So in what respects does the London Evening Standard extract put the "gay scene" within the frame for questioning? At a simple level, those who are in leadership in the gay community need to tell us honestly whether or not it is a community characterised by the promiscuity that Brian Sewell's story portrays, and I say that recognising that promiscuity is going to be a feature in opposite sex relations too. At a deeper level, the implications of the turning away from moral constraints that previously held in society - and this is something with regard homosexual acts that is promoted by the gay community - presents a question to be answered. Is this really in the interests of the common good of society as a whole, particularly when the removing of "internal barriers" is one of the themes in understanding the behaviour of sex offenders? (This is not to suggest that gay people are any more likely to be offenders than others, but only to suggest that a culture that maintains moral constraints will better discourage offending by those likely to offend.) The discussion in these series of posts also challenges the gay community to be willing to talk in the language of behaviours, which represent ethical choices, rather than using the language of "orientation" to reduce the element of ethical choice involved. Along with this is the question of external moral constraints to behaviour such as those that might be provided by religious belief; or the question of the part that can be played by religions in being a moral reference point that calls wider society to a purification of its reason (cf Pope Benedict XVI speaking in Westminster Hall).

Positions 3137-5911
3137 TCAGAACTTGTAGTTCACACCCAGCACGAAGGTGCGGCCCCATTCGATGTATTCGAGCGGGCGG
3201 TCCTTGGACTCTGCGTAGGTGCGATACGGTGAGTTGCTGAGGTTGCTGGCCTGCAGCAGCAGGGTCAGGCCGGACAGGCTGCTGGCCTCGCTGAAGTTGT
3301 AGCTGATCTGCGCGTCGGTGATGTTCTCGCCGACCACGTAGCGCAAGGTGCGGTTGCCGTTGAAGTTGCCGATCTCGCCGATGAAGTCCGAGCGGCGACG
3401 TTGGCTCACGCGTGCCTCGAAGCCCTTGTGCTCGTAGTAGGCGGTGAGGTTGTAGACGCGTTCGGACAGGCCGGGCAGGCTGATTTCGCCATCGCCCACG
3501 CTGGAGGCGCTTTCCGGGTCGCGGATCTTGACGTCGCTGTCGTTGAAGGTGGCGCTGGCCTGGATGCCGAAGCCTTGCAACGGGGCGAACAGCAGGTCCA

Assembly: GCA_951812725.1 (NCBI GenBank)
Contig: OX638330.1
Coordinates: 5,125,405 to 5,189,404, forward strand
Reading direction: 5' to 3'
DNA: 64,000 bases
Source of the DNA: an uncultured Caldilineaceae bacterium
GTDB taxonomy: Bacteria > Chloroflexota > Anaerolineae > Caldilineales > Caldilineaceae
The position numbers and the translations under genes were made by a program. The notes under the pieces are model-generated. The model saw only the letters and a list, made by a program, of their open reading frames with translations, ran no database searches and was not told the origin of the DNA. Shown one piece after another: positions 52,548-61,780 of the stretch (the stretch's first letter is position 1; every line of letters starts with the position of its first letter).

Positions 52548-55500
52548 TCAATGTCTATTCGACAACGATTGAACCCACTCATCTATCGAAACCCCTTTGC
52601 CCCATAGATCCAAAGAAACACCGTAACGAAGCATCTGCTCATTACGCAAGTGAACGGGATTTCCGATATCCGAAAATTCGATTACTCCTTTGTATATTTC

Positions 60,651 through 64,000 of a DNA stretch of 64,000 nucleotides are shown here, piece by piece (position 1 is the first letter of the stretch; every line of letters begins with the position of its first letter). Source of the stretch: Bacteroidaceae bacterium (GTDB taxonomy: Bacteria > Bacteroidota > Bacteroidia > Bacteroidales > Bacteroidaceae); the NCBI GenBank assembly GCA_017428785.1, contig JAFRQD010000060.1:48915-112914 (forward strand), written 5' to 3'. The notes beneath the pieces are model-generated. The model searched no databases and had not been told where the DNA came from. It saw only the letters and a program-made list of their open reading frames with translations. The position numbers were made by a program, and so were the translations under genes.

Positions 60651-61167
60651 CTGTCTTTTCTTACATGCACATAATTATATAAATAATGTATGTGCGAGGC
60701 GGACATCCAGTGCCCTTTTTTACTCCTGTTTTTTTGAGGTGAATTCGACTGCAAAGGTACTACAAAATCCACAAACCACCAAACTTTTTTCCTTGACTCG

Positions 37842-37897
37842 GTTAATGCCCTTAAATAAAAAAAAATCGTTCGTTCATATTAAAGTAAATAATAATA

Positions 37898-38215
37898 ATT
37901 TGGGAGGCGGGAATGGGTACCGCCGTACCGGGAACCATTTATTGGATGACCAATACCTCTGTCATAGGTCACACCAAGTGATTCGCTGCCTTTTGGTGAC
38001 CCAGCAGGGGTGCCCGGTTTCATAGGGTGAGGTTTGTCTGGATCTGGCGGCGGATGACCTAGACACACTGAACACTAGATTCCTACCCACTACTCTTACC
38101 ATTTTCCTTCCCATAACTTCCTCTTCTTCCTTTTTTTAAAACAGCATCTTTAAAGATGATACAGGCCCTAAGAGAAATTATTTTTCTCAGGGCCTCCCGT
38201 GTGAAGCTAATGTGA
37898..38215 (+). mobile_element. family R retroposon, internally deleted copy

Sunday 20 November 2011

Brian Sewell (3): Catholicism in the frame

The extract from Brian Sewell's autobiography published in the London Evening Standard - Sex life of Brian Sewell: Story of my 1000 lovers - gains its prurience from the catalogue of promiscuous gay encounters that form the last two-thirds or so of the extract. A certain piquancy is added by the inclusion of reference to Roman Catholicism in the first two paragraphs, with the effect of placing Catholicism in the frame of the reader's perception alongside a promiscuous homosexuality.

Now, it should be clear from any reading of the London Evening Standard extract that Brian Sewell had abandoned entirely his practise of Catholicism in his turn towards promiscuity. In that sense, there is a lot of very clear water - a wide ocean of it, in fact - between Roman Catholicism and the lifestyle that Brian Sewell describes in the latter part of the extract.
...I had found chastity of the imagination impossible to achieve, and that this, now more turbulent than ever, was separating me from the Church. ... I returned to Phillimore Place with no further thought of Mass and have not since been a communicant.